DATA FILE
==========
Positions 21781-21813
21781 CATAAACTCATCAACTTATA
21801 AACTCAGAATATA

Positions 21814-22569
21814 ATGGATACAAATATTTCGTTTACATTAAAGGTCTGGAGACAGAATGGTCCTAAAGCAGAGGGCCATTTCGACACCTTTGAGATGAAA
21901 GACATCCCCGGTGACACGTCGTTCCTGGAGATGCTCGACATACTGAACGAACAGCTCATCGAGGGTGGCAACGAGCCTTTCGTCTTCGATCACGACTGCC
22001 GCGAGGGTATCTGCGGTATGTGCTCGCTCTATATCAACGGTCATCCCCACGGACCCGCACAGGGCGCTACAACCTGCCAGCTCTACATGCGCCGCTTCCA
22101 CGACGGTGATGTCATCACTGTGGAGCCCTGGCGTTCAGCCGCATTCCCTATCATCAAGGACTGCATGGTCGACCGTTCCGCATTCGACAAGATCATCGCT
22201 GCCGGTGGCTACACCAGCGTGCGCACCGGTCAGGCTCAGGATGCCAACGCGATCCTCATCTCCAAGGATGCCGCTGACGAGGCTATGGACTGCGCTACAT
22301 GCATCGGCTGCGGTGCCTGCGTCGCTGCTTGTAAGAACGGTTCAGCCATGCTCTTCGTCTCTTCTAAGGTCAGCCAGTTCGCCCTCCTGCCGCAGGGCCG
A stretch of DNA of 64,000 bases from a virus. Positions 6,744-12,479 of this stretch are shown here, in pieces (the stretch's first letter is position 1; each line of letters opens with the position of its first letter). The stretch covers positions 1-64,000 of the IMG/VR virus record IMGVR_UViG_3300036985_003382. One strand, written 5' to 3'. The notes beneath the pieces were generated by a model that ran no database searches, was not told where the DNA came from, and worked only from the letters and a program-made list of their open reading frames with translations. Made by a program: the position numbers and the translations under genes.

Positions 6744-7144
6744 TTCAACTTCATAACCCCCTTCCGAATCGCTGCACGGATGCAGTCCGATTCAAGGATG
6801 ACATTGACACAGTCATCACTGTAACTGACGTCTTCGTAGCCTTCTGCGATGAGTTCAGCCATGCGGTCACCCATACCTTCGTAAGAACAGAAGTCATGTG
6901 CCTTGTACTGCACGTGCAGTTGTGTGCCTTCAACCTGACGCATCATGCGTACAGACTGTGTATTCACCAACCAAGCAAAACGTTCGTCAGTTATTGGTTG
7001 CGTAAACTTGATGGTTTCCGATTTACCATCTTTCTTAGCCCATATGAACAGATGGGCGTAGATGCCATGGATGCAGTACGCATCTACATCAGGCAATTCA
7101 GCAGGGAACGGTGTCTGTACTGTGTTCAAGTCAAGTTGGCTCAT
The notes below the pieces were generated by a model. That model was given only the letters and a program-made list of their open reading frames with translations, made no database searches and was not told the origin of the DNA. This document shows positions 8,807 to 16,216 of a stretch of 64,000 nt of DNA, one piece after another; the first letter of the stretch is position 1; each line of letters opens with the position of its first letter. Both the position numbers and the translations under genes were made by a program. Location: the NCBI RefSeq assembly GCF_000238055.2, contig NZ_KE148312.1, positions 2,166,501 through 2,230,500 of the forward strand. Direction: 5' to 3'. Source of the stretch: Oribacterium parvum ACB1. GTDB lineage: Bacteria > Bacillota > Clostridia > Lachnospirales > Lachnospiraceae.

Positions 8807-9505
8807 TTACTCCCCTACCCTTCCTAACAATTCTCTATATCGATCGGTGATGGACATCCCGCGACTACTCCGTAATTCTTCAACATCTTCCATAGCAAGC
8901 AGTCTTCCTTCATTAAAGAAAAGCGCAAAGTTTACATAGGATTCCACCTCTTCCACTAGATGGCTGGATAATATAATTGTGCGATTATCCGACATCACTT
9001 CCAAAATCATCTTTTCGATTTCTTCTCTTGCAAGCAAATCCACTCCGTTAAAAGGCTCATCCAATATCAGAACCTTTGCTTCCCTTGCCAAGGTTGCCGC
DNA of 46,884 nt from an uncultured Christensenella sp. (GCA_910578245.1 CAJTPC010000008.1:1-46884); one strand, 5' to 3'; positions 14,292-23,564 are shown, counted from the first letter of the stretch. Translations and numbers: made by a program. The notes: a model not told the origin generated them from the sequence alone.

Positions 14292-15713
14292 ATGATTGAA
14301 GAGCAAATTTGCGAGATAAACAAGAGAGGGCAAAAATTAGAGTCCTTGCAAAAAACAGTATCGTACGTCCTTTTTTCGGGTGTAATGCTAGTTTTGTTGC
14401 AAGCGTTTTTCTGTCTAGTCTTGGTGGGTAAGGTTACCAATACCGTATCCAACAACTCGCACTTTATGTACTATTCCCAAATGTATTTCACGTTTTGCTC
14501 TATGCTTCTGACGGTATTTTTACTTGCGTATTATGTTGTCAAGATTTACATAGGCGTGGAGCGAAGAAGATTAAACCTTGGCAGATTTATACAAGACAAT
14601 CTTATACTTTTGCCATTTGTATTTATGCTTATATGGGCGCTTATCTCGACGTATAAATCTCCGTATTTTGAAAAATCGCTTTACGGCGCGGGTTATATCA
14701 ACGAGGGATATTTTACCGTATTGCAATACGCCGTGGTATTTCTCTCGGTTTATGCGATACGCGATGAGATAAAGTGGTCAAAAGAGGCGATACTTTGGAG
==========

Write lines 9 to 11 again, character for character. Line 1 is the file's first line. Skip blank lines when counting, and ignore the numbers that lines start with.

22201 GCCGGTGGCTACACCAGCGTGCGCACCGGTCAGGCTCAGGATGCCAACGCGATCCTCATCTCCAAGGATGCCGCTGACGAGGCTATGGACTGCGCTACAT
22301 GCATCGGCTGCGGTGCCTGCGTCGCTGCTTGTAAGAACGGTTCAGCCATGCTCTTCGTCTCTTCTAAGGTCAGCCAGTTCGCCCTCCTGCCGCAGGGCCG
A stretch of DNA of 64,000 bases from a virus. Positions 6,744-12,479 of this stretch are shown here, in pieces (the stretch's first letter is position 1; each line of letters opens with the position of its first letter). The stretch covers positions 1-64,000 of the IMG/VR virus record IMGVR_UViG_3300036985_003382. One strand, written 5' to 3'. The notes beneath the pieces were generated by a model that ran no database searches, was not told where the DNA came from, and worked only from the letters and a program-made list of their open reading frames with translations. Made by a program: the position numbers and the translations under genes.